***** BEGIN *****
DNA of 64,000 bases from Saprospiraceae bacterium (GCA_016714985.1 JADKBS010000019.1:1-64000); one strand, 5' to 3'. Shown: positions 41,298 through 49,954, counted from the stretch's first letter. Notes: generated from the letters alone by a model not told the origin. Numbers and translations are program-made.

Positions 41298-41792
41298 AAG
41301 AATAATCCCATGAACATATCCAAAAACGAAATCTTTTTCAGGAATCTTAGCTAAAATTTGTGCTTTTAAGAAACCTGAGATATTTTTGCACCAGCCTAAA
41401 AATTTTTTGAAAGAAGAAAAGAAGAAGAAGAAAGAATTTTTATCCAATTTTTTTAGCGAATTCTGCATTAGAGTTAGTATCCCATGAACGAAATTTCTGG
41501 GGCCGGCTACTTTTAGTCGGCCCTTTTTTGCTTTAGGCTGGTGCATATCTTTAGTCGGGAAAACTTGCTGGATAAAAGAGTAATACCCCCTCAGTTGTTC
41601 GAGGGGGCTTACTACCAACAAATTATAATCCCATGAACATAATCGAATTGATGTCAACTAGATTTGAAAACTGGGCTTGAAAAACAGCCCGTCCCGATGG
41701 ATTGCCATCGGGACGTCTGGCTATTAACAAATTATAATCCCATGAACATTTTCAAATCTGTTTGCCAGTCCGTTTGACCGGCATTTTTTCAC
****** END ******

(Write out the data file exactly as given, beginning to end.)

DNA of 64,000 bases from Saprospiraceae bacterium (GCA_016714985.1 JADKBS010000019.1:1-64000); one strand, 5' to 3'. Shown: positions 41,298 through 49,954, counted from the stretch's first letter. Notes: generated from the letters alone by a model not told the origin. Numbers and translations are program-made.

Positions 41298-41792
41298 AAG
41301 AATAATCCCATGAACATATCCAAAAACGAAATCTTTTTCAGGAATCTTAGCTAAAATTTGTGCTTTTAAGAAACCTGAGATATTTTTGCACCAGCCTAAA
41401 AATTTTTTGAAAGAAGAAAAGAAGAAGAAGAAAGAATTTTTATCCAATTTTTTTAGCGAATTCTGCATTAGAGTTAGTATCCCATGAACGAAATTTCTGG
41501 GGCCGGCTACTTTTAGTCGGCCCTTTTTTGCTTTAGGCTGGTGCATATCTTTAGTCGGGAAAACTTGCTGGATAAAAGAGTAATACCCCCTCAGTTGTTC
41601 GAGGGGGCTTACTACCAACAAATTATAATCCCATGAACATAATCGAATTGATGTCAACTAGATTTGAAAACTGGGCTTGAAAAACAGCCCGTCCCGATGG
41701 ATTGCCATCGGGACGTCTGGCTATTAACAAATTATAATCCCATGAACATTTTCAAATCTGTTTGCCAGTCCGTTTGACCGGCATTTTTTCAC